"News: 3 Chimps escaped from the zoo... 1 was caught watching tv... another playing football and the third one was caught reading this txt message." — SMS joke.
Quick (but real) review
After two years of happy use of the HTC Hero, it's time for a change. So, which one between the Samsung S2 or the HTC Sensation, two very similar phones ? Let's run a short compare. The Samsung has a brighter screen, is lighter, has more video codecs, draws less power and has a more powerful battery resulting in longer runtimes, more internal memory, is easier to root. The HTC has higher resolution, regular updates (even years later), a better web browser, a better user interface (stacked onto Android) and of course I'm already familiar and quite happy with the HTC Hero.
It was a difficult decision and I almost went for the HTC for its mouth-watering resolution (trice that of the Hero at 960x540, the Samsung has twice that of the Hero at 800x480). But before that I thought about my use(s) of the phone.
Lately I've been using the phone for two main things: as a GPS when mountain biking on god-forsaken trails in the middle of the forest, and to view videos on public transportation (associated with good active noise cancellation headphones). On the Hero I had to transcode the videos to the 3gp format, which was fine but time-consuming and quality-degrading. On the Samsung the videos can play straight: avi, mp4, divx, mkv, even with multiple audio channels and extra subtitle files. FLV (flash) videos don't play out of the box, you need an app for that. As for the OLED screen, yes it's a bit more readable in sunlight than a classic screen, but the highest brightness mode is not activated automatically, you need to delve into the menus to find it and the colors are ugly when using it: it's okay for viewing maps, but not for watching a video (basically, it's just a software contrast enhancement). On the other hand, the blacks are truly dark, a good thing if you use your phone in the dark. It's actually fine to add 'in bed' to the end of the previous sentence.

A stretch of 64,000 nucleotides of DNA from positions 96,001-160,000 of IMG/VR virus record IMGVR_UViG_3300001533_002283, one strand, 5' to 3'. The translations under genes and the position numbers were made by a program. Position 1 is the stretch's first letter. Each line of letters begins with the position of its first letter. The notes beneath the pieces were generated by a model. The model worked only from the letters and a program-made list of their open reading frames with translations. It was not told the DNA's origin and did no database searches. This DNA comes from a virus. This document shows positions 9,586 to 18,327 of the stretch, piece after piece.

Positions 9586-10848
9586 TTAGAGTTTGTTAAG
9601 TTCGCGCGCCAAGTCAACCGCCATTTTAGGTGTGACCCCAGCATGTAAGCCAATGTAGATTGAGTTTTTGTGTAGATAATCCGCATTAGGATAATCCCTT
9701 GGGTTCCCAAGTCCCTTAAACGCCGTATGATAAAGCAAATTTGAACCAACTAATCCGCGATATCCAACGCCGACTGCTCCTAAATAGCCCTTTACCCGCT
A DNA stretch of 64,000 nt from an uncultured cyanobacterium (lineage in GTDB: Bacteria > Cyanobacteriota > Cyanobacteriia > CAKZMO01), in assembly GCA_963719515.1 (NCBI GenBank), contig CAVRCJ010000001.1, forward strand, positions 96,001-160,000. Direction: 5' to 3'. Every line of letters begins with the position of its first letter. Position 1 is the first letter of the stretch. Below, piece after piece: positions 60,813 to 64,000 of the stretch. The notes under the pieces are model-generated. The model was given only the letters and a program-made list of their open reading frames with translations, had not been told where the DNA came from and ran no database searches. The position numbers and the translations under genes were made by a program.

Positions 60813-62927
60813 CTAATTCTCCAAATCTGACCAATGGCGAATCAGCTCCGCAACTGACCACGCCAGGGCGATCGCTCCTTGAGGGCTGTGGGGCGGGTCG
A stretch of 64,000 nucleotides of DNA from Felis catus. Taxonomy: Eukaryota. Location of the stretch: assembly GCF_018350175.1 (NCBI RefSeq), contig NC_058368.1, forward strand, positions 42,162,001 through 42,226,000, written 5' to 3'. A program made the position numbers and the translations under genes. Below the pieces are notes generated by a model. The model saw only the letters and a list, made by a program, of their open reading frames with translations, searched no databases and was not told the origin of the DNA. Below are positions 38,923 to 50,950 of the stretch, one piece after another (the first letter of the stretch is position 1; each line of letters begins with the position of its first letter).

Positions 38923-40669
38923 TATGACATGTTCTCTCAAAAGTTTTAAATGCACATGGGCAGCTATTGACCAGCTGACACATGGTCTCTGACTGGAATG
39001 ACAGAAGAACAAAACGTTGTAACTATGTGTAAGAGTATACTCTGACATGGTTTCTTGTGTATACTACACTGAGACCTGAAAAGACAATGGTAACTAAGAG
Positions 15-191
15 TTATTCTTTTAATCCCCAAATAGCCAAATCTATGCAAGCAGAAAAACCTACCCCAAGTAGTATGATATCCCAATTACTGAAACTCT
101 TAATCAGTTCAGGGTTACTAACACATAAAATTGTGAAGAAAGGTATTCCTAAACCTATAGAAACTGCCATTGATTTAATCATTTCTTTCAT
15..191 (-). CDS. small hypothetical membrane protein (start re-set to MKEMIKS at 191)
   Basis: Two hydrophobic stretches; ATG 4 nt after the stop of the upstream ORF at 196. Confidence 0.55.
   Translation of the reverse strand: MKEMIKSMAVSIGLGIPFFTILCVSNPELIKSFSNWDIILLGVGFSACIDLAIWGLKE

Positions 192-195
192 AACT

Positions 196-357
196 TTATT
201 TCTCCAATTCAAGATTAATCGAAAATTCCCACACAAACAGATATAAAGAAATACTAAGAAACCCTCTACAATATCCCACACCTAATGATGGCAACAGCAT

Some observations after only a night of use
One good thing about HTC is the long term support: my Hero still receives regular system updates after 2 years. Samsung doesn't have a good reputation for updates. And indeed you first have to register the phone before you can receive them. And the registration failed for me...
The trackball of the Hero is gone, but it wasn't all that useful anyway.
The connection modes are a little more messy (*) than with HTC. You don't get a USB mass storage mode straight up. You have to enable the option first. For a regular connection: Menu > Settings > Applications > Development > Enable USB debugging, plug the cable, pull down the status tab, press the 'connect USB storage' button. For a one time connection: Menu > Settings > Wireless and network > USB utilities > Connect storage to PC and then connect the cable.